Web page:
Australia-EU FTA – Report on Negotiating Round Seven, 4-20 May 2020
The seventh round of negotiations of the Australia - EU Free Trade Agreement (FTA) was held on 4-20 May 2020. In light of the COVID-19 pandemic, the round was conducted virtually, with over 50 videoconferences held between negotiating teams during the round. The round reflected both Australia and the EU’s determination to continue to make progress in the negotiations, even during this difficult time. Our shared objective is to create new opportunities for our respective exporters and investors; demonstrate our ongoing commitment to rules-based trade; and support our shared interest in helping our economies recover from the global pandemic. The Department of Foreign Affairs and Trade led the Australian delegation, which included representatives from many government agencies.
Trade in Goods
The Parties agreed provisions on Remanufactured Goods, and agreed to incorporate relevant parts of the WTO Agreement on Customs Valuation into the trade in goods chapter. The Parties also continued discussions on how best to address Non-Tariff Barriers under the FTA. The Parties also continued positive discussions on goods market access, building upon the exchange of high-ambition initial offers in October 2019. Australia pressed its market access requests across all goods products.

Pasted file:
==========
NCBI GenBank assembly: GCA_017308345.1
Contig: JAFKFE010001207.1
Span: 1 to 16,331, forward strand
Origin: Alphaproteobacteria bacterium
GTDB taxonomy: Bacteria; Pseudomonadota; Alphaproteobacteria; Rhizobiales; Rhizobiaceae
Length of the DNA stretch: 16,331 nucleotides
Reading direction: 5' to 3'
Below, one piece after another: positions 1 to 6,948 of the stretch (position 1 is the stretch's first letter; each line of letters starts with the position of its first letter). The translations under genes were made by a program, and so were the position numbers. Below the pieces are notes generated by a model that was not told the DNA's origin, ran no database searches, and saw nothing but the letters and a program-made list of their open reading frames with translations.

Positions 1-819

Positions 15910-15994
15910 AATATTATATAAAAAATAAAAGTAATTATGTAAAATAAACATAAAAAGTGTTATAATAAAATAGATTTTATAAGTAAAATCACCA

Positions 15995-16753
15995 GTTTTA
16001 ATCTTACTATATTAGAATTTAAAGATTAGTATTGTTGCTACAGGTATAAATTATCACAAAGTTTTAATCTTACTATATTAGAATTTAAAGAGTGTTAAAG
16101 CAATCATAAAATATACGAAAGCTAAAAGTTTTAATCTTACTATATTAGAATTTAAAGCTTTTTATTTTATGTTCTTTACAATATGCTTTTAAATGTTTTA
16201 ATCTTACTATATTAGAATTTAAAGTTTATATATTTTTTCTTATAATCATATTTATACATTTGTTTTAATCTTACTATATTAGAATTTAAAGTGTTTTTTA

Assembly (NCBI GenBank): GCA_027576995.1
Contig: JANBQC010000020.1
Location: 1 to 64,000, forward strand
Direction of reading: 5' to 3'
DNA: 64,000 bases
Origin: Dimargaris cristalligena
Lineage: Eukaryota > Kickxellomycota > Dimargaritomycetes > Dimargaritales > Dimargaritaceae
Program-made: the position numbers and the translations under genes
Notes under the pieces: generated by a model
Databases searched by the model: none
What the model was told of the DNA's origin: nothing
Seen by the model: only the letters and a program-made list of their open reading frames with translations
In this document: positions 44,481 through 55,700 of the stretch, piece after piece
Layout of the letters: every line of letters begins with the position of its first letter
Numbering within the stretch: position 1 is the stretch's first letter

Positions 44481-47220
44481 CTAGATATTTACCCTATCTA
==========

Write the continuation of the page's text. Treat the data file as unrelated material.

Rules of Origin
The Rules of Origin group had productive discussions on elements of the text, as well as on the Product Specific Rules for metals. The Parties reached provisional agreement in some areas in which there were commonalities in approach. In areas where significant differences remain, we are working constructively to try to reach mutually-beneficial outcomes.
Customs and Trade Facilitation
The Parties moved closer to concluding the Customs and Trade Facilitation chapter. We agreed commitments to facilitate temporary admission of goods, as well as commitments to ensure interested parties are consulted on customs and trade facilitation issues. The Parties will hold intersessional discussions, with a view to resolving the small number of outstanding issues as soon as possible.
With provisions covering Global Safeguards, Anti-Dumping and Countervailing Measures largely agreed, the Parties continued discussions on the EU’s proposed bilateral safeguard mechanism. Both Parties agreed that the proposal would need to be considered in parallel with market access discussions.
Australia and the EU had a constructive exchange of views on the State-Owned Enterprises chapter, including provisions on the scope, regulatory framework and information exchange. Negotiators identified a pathway forward to resolve key differences intersessionally and in future rounds.
Competition and Subsidies
Australia and the EU held positive discussions on the Competition Policy: Anticompetitive Conduct, Merger Control and Subsidies chapter. We improved our respective understandings of each Parties’ systems and policies, and set out a way forward to reflect and accommodate these in the chapter text.